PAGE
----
Tearful goodbyes had been said. But the number two engine on our new B-24 didn’t want to go overseas. Its cowling tore itself loose and hurled its bulk down past the Golden Gate Bridge and into the cold waters of San Francisco Bay.
Orders directed our crew to join a flight of new crews at Palm Springs, a southern California desert community. It wasn’t to be today. We limped back to Hamilton Field and fidgeted for two days awaiting a new cowling. My wife, Virginia, was subjected to more goodbyes which she couldn’t deal with seriously.
The route we were to take was, of course, top secret. It was so secret that the leading American picture magazine traced our protected journey with a series of large photographs. The handful of new liberators left Palm Springs the next day, heading for Midland, Texas. We were all nervous and apprehensive of what was ahead for our flight.
Midland Airfield was devoted to training army guard dogs, thus it was a noisy dogs’ night for us. Our patch of bombers took off and made for West Palm Beach, Florida, the jumping-off place for departure from this continent.
The next day’s flight to Puerto Rico didn’t happen. That day we were given no reason for the stand-down. It was a stand-down which stretched to four days, still without reasons. On the fifth day our knot of planes went kiting south for San Juan, Puerto Rico. In the descent to the island, the number three engine started complaining. After eying the gauges, we feathered number three and landed with only three engines turning.
We followed a yellow-flagged jeep to an assigned transients roost. An immediate inspection disclosed a path of oil spraying out below number three. Later, we were told we needed parts for a supercharger on the engine. We were grounded. Parts had to be sent for.
Eleven days later, the engine fully repaired, we took off alone for South America. It was on this leg heading for Guyana that I learned what pain a plugged Eustachian tube can cause. A half-hour with the airport doctor provided me with new ears and a desire to continue living.
Next day we were off at dawn for Belem, a huge Brazilian city at the mouth of the Amazon. Here we caught up with a few Liberator stragglers waiting for orders to proceed.
It was the fifth waiting day at Belem before we were cleared for Fortaleza, a city on the protruding point of South America, closest to the African continent. At Fortaleza we loaded with extra gas tanks and were briefed about landing at Dakar. The Germans had recently been driven out of this city which then made possible a landing on huge rolls of steel mats spread out over desert sand. This had to be a strictly heads up maneuver. Landing off the strip could be fatal.
Twenty-six days had already been consumed on this over-the-Atlantic journey but we hadn’t begun to cross it yet. I wondered where the original five planes from Palm Springs were now.
In the briefing at Fortaleza, we were advised to keep all eyes peeled for submarines surfacing and lobbing flak at our crossing planes. We had no armor plate. There were no guns or ammunition on our plane. All of us had parachutes, but the Atlantic was wide in places, and a swim could be a long one.
We battled heavy winds and rain out of Fortaleza but Mucksavage, the navigator, hit Dakar on the nose. We showed eight minutes of normal flying time left in the tanks. Landing on steel nets was a brutal experience. The resulting screeching was like the Mormon Choir all singing a different song at the same time.
We spent a tired night in Dakar only to be awakened early the next morning. The early destination was to be Casablanca, but this had apparently been changed to Marrakech, Morocco.
This leg of our trip inspired terror in me. Nearly one hundred miles out of Marrakech, we saw up ahead a surging, ever-changing black cloud. None of the crew could tell what it was. As we neared, large splotches of blood appeared on the planes windshield.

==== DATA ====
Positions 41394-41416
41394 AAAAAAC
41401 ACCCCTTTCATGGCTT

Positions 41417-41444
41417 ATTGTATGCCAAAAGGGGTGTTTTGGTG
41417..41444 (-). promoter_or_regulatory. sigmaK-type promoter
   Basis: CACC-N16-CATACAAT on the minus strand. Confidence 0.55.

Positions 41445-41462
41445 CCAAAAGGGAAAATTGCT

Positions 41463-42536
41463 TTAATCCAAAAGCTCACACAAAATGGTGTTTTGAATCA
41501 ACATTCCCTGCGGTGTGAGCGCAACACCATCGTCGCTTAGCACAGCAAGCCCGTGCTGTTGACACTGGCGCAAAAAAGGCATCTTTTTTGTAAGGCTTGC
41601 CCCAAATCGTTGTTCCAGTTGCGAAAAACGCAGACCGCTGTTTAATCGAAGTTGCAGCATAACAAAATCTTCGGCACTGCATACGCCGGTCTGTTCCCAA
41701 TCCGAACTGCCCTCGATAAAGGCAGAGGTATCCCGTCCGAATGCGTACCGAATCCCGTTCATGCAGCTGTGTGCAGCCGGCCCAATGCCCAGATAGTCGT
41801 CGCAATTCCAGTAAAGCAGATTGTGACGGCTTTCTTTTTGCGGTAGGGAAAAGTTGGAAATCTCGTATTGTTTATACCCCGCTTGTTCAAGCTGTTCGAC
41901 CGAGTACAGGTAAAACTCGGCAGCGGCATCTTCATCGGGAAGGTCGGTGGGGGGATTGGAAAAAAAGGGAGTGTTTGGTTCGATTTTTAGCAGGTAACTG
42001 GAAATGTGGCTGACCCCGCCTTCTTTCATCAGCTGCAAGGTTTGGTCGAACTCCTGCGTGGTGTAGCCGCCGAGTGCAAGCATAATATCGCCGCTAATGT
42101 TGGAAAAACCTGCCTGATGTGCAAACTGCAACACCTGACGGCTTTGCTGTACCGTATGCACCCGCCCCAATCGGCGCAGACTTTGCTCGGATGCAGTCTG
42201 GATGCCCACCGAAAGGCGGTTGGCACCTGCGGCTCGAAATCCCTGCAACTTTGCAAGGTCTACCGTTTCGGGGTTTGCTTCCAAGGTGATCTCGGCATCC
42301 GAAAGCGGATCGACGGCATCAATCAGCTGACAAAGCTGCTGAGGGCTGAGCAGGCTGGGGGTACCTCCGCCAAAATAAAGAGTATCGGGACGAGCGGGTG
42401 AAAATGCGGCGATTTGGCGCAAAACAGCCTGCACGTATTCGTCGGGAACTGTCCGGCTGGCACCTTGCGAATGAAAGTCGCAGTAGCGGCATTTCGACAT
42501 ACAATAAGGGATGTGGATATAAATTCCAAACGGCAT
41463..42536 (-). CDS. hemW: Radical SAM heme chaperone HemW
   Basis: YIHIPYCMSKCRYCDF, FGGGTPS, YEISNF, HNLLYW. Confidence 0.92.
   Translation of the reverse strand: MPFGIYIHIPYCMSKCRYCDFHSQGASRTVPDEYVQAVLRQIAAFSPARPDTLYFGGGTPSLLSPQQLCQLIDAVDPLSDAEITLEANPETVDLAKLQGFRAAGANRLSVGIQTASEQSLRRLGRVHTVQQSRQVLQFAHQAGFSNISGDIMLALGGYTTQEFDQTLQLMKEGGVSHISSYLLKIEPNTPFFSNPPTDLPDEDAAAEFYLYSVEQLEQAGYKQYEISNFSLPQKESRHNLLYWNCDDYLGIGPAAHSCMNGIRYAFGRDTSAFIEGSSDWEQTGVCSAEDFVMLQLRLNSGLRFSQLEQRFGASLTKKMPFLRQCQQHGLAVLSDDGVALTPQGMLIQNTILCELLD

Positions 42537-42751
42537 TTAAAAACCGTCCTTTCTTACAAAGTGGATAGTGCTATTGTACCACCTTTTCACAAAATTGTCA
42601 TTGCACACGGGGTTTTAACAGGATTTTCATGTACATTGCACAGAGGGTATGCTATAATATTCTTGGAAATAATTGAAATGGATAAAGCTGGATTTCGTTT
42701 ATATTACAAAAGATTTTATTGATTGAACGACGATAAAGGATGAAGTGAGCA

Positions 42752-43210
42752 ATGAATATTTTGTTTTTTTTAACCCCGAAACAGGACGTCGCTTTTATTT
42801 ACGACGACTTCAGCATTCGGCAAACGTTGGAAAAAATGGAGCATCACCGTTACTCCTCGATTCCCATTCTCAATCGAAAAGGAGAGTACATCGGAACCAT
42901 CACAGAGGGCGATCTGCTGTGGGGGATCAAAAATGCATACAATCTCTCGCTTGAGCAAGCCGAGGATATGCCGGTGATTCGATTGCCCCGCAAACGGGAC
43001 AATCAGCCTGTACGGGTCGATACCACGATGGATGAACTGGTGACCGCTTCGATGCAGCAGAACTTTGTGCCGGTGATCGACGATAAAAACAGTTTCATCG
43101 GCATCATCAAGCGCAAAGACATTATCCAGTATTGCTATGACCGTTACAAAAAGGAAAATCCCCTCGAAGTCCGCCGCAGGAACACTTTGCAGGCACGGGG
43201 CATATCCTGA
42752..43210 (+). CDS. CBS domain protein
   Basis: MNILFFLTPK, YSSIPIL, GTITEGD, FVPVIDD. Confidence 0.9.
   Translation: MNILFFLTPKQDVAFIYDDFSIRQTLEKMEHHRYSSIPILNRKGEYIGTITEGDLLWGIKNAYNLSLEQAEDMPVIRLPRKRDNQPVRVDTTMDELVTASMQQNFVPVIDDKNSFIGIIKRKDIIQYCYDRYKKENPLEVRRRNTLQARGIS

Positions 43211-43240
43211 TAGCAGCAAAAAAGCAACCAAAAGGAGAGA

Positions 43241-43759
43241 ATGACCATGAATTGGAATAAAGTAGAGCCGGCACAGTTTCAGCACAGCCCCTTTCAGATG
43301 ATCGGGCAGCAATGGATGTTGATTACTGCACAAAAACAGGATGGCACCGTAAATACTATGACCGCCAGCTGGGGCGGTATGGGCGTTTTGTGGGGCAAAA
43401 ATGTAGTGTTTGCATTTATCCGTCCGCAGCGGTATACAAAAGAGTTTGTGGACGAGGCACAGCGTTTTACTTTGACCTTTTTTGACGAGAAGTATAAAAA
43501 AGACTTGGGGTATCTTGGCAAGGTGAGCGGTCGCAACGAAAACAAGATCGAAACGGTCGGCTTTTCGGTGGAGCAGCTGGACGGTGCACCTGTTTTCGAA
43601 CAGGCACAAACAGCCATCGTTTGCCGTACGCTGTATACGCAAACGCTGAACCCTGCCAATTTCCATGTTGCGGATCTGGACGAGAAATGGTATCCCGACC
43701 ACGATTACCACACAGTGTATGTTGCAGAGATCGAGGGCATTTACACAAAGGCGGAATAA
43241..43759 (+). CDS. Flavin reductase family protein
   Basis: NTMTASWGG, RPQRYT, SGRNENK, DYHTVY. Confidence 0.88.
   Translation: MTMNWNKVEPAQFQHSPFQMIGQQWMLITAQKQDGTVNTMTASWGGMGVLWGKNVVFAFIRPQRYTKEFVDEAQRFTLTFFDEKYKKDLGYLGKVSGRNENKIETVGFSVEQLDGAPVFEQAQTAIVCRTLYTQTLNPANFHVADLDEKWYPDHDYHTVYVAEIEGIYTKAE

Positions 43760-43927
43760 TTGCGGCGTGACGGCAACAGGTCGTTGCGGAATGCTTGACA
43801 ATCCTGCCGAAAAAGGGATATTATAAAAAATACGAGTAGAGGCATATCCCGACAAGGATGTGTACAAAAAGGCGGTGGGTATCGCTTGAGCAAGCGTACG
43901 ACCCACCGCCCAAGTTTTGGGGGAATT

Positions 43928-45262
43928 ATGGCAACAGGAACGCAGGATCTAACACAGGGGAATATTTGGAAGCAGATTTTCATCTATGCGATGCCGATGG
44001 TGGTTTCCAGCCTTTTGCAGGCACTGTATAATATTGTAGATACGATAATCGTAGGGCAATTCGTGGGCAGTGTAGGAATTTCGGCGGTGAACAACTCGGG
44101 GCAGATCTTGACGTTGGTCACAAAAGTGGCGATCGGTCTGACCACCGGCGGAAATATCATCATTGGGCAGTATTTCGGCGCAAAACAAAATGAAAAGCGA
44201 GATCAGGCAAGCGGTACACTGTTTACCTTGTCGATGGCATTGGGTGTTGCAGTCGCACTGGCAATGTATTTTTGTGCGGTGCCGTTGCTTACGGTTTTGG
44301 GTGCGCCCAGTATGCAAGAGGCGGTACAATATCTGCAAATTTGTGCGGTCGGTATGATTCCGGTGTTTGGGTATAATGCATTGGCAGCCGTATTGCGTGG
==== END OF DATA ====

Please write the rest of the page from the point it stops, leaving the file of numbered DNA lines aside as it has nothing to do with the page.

Grasshoppers! Locusts! Cicadas or whatever. We took evasive action, diving steeply and banking hard to the left. Gaines and I had visions of those fat bugs wedging themselves into the engines’ air intakes.
Marrakech was still some distance away. The billowing insects yet posed a giant fence between our plane and the landing strip ahead. Directly below the giant rolling sand dunes of the Sahara seemed endless.
I don’t know how it happened. Either the wind shifted or the grasshoppers were on our side. The black death veered to one side, which allowed us to head straight into the pattern for the landing strip below. Swift contact with their tower was made and we landed far, far above average speed.
None of us knew that day we were to begin another of those long delays. We met crews who had started form Palm Springs more than two weeks after our departure. We learned that the last leg of flying would take us again out into the Atlantic, around Portugal and over England and Wales to Scotland. This trip was all the more dangerous because of unfriendly German planes and surfacing German submarines.
Marrakech was an interesting city, unlike Los Angeles. After two days of watching a heat-crazed Arab trying to jump-start his camel, we kept busy for five days more shuffling cards for a low ante poker game.
Air intakes were cleared of grasshoppers (which kids picked up off sidewalks and strung on coat hangers for food), and we waited for tail winds.
Winds and weather allowed a good take-off. Long hours later, we circled Prestwick, Scotland, a destination we had headed for thirty-six days ago. The following day, in an assigned plane, we took off for Horsham St. Faith, the British airdrome redesigned for bombers of the 458th. We circled the spire of the grand cathedral of Norwich, one of the tallest in England, and rolled to a final stop at the end of the runway. It was a strange feeling finally to be at the place where WWII was to begin for us.
Two hours later, I was put into shock. On the base operations board was a brief note flatly stating that the following crew members were listed as ”missing.” I cannot remember whether it said missing in action, or missing in no action. But there it was. I hoped to God they didn’t write Virginia. Thirty-seven days “missing” and we hadn’t even started.
What a war!
Appears in 2ADA Journal - Spring 1993
(Photo: Anne Zimmer)
2Lt Walter E. Case, Bombardier
(Photo: Anne Zimmer)